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Vinette Robinson

26th March 2023

Interview: Amy Bell

Photo Credit: ITV

Vinette Robinson is best known for her roles in Sherlock, The A Word and Vera Drake. Recently she has achieved much critical acclaim for her role in the one-take film Boiling Point starring alongside Stephen Graham, which is being brought back as a 5 part BBC series focusing on her character, sous-chef Carly as the lead focus. Upcoming she is due to star in the feature film Pod Generation alongside Emilia Clarke, which recently premiered at the 2023 Sundance Film Festival. 

Recent TV projects also include The Lazarus Project and Code 404 for Sky. In Six Four, Vinette plays the lead character, Michelle, who, after their daughter's disappearance, is taking matters to find her into her own hands.

Thanks so much for talking to ReVamp, you have starred in such amazing roles, such as Boiling Point and Sherlock, was acting something you have always wanted to pursue? 

Thank you for having me! I found acting when I was 13 years old, or should I say, acting found me. I did not grow up in a place where it would ever have occurred to anyone that this was a career you could pursue. It certainly hadn’t occurred to me at that point. In my English class at school we were doing spoken word poems and my teacher thought the one that my friend and I did was good enough to enter into a local speech and drama festival. The first time I got up on stage I loved it. We won our category and that was it, it’s what I’ve wanted to do ever since and I’ve been pretty single minded about it since that day. 

When growing up, what auditions did you apply for, and how has your confidence grown, since you first started to begin acting?

Once I started I high school, there were drama classes and a drama club that I joined. Another kid there told me about a kids evening drama class which also had an agency attached. My ever-supportive mum somehow found the money to send me and I had my first auditions through them. They were generally guest parts in Northern TV dramas. The range of parts that came my way were pretty limited for a mixed race, working class kid at the time. I played several teenage prostitutes, teenage single mothers, strippers etc. I wanted more than that and I also really wanted to do theatre - so I decided to go to drama school to train properly. I was not a confident actor and I found drama school auditions incredibly intimidating. My drama school teachers commented on my lack of confidence a fair bit. I was terrified when I started and always the last up to do an exercise. I am still very hard on myself but I’ve been working for twenty years now, so I have developed a certain level of confidence in my skills but I am also never happy with my own work. That’s common for a lot of people though. It can help drive you. 

Congratulations on your new role in  ‘Six Four’, what compelled you to audition for this role, and how is it different from other roles you have played?

Thank you. I actually didn’t audition. I was very fortunate in that the team approached me, we spoke about the script and the character, and then they offered me the part. I was interested in a woman who has had to cut off a previous life and part of herself, but who then has to face the consequences of that. Is she able to reconcile that? Michelle is a woman who has learned to suppress her emotions and compartmentalise elements of herself that don’t serve her, which is something that was different for me to play. I suppose she could seem quite cold in some of her reactions to things but hopefully you get to understand why that is.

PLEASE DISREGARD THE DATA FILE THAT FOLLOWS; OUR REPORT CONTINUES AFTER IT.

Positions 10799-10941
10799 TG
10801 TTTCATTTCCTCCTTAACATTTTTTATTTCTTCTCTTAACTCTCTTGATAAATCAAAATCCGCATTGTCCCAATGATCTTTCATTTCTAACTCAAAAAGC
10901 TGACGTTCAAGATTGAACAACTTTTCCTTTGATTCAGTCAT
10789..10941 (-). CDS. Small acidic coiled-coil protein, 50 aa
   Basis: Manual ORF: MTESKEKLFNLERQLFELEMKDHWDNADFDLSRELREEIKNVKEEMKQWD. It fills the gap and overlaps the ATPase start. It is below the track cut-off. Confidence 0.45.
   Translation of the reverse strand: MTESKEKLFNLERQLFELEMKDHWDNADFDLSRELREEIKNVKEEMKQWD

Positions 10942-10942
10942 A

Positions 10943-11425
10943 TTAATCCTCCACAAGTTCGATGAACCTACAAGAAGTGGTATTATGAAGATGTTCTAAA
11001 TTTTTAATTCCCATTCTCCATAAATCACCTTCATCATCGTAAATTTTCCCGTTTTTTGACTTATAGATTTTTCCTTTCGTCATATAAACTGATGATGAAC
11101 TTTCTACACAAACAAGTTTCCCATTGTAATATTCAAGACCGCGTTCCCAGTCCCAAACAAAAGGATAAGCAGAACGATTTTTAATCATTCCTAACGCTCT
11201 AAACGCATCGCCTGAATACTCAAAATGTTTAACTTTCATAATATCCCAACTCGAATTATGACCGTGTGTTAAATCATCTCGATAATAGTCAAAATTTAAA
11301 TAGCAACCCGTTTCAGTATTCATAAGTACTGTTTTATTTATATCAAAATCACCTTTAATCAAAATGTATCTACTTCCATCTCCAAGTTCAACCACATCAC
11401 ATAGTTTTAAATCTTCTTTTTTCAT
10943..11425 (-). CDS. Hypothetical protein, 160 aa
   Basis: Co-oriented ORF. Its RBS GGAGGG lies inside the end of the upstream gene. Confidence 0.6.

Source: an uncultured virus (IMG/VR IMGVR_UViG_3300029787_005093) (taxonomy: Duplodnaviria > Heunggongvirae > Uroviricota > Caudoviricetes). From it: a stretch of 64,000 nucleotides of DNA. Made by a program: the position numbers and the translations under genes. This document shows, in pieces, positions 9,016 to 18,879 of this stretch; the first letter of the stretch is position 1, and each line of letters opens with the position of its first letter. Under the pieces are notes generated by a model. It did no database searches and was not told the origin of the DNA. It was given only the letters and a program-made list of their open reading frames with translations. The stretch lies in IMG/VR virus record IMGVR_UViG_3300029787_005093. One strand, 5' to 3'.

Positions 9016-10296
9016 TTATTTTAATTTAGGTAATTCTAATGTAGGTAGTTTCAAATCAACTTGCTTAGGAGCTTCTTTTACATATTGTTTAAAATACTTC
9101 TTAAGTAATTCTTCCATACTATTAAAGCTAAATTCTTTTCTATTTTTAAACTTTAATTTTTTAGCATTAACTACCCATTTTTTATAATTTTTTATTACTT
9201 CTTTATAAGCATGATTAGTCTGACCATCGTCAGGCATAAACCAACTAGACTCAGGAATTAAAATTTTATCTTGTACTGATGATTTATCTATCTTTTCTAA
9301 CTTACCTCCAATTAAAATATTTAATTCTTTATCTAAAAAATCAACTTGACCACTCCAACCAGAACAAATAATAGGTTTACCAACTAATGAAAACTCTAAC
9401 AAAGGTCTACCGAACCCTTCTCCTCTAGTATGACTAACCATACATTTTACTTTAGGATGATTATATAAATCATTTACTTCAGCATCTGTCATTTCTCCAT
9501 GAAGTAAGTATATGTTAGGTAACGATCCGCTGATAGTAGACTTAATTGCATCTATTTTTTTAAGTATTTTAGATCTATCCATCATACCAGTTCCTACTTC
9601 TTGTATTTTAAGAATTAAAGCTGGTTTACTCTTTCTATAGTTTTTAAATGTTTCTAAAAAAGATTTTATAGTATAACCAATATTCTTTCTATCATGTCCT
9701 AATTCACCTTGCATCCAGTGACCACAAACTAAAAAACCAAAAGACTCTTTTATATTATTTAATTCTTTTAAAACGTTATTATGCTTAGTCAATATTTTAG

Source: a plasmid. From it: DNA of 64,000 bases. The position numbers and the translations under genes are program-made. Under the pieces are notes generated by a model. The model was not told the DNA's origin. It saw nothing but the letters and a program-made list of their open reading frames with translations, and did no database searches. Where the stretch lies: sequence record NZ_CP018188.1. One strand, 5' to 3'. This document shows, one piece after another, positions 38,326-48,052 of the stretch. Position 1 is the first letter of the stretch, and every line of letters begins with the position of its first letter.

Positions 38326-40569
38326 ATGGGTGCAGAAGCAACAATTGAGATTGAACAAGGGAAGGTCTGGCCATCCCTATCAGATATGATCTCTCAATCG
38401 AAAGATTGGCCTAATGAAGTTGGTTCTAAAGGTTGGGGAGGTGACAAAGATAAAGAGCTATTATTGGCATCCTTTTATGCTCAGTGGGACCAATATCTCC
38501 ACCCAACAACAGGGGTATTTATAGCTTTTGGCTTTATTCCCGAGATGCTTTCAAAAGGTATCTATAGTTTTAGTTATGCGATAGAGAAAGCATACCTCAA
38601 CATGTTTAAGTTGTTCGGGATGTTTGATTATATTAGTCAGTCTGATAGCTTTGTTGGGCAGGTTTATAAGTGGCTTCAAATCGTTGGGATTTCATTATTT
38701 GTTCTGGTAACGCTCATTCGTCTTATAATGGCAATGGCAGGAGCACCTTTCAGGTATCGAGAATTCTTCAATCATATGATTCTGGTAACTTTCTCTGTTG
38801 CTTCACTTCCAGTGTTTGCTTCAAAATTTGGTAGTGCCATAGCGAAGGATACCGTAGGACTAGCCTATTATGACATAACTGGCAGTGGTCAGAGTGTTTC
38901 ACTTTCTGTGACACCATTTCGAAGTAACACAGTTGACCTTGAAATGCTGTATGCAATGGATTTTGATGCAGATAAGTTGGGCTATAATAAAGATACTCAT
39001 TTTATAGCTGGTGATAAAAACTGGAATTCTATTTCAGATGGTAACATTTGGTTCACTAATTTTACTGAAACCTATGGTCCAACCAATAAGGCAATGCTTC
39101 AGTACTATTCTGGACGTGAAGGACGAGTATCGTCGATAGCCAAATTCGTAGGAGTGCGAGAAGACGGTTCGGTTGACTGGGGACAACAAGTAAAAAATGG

Can you tell us a bit about your new role and what we can expect from the crime thriller?

I think I answered some of that above but essentially Michelle is an ex-police officer whose daughter has gone missing. We meet her at a rocky time in her relationship and we see how she navigates those very difficult circumstances. Six Four has all the elements of a traditional crime thriller, and you will enjoy all the usual twists and turns, it also has political intrigue but as you enter it through the lens of a couple’s relationship - it gives you a human connection to the rest of the story. 

It was written by the talented Gregory Burke and produced by House Productions, what was it like filming with them?

It was a very collaborative process. Michelle’s story evolved as were filming and it was wonderful to be allowed that collective input. Ben our director was instrumental in that process too. 

If you could give an aspiring actor/actress, any advice, what would it be?

Learn your craft, get comfortable with your technique so that you can forget it. Read and see as much as you can, not just from our own medium, but from literature, art etc. Live your life fully - don’t wait around for the phone to ring (I would have been guilty of this when I was younger): your life, your experiences and interests will inform your work for the better anyway. Do your homework, be kind, be polite. And if you can figure out a way of making your own work and connecting with like-minded creatives do - it will empower you. And don’t feel a need to fit a mould, it’s nonsense and your own unique perspective will always be far more compelling. The industry is tough but holding on to a sense of self will ground you. 

 Six Four starts streaming 30th March on ITVX, with all episodes available to binge.

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